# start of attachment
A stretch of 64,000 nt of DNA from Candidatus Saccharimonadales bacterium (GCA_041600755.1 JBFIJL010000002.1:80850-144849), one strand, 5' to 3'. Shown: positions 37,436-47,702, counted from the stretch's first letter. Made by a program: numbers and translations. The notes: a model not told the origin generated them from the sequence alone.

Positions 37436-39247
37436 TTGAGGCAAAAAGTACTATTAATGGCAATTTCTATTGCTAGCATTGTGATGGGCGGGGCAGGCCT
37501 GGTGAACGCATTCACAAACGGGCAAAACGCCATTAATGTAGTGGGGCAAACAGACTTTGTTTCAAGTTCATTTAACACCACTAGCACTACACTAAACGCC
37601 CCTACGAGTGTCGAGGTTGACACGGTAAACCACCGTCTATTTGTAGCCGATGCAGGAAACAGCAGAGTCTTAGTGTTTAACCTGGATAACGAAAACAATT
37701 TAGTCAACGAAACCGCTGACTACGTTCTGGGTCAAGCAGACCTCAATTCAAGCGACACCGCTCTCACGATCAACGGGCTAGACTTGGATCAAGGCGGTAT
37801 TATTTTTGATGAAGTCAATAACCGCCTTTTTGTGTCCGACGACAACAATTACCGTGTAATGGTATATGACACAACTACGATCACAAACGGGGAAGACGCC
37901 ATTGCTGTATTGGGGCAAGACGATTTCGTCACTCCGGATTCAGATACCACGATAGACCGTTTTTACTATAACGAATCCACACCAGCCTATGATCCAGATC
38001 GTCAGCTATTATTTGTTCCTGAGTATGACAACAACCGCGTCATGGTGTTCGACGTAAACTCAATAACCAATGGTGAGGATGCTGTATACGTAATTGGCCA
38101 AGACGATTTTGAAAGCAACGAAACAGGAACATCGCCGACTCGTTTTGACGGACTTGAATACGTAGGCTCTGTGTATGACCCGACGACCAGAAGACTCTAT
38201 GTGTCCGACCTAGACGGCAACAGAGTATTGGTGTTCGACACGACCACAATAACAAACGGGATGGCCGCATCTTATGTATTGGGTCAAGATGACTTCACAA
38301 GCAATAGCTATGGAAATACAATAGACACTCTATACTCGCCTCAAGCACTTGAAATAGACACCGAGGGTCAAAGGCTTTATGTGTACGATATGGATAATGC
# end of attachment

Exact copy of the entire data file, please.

A stretch of 64,000 nt of DNA from Candidatus Saccharimonadales bacterium (GCA_041600755.1 JBFIJL010000002.1:80850-144849), one strand, 5' to 3'. Shown: positions 37,436-47,702, counted from the stretch's first letter. Made by a program: numbers and translations. The notes: a model not told the origin generated them from the sequence alone.

Positions 37436-39247
37436 TTGAGGCAAAAAGTACTATTAATGGCAATTTCTATTGCTAGCATTGTGATGGGCGGGGCAGGCCT
37501 GGTGAACGCATTCACAAACGGGCAAAACGCCATTAATGTAGTGGGGCAAACAGACTTTGTTTCAAGTTCATTTAACACCACTAGCACTACACTAAACGCC
37601 CCTACGAGTGTCGAGGTTGACACGGTAAACCACCGTCTATTTGTAGCCGATGCAGGAAACAGCAGAGTCTTAGTGTTTAACCTGGATAACGAAAACAATT
37701 TAGTCAACGAAACCGCTGACTACGTTCTGGGTCAAGCAGACCTCAATTCAAGCGACACCGCTCTCACGATCAACGGGCTAGACTTGGATCAAGGCGGTAT
37801 TATTTTTGATGAAGTCAATAACCGCCTTTTTGTGTCCGACGACAACAATTACCGTGTAATGGTATATGACACAACTACGATCACAAACGGGGAAGACGCC
37901 ATTGCTGTATTGGGGCAAGACGATTTCGTCACTCCGGATTCAGATACCACGATAGACCGTTTTTACTATAACGAATCCACACCAGCCTATGATCCAGATC
38001 GTCAGCTATTATTTGTTCCTGAGTATGACAACAACCGCGTCATGGTGTTCGACGTAAACTCAATAACCAATGGTGAGGATGCTGTATACGTAATTGGCCA
38101 AGACGATTTTGAAAGCAACGAAACAGGAACATCGCCGACTCGTTTTGACGGACTTGAATACGTAGGCTCTGTGTATGACCCGACGACCAGAAGACTCTAT
38201 GTGTCCGACCTAGACGGCAACAGAGTATTGGTGTTCGACACGACCACAATAACAAACGGGATGGCCGCATCTTATGTATTGGGTCAAGATGACTTCACAA
38301 GCAATAGCTATGGAAATACAATAGACACTCTATACTCGCCTCAAGCACTTGAAATAGACACCGAGGGTCAAAGGCTTTATGTGTACGATATGGATAATGC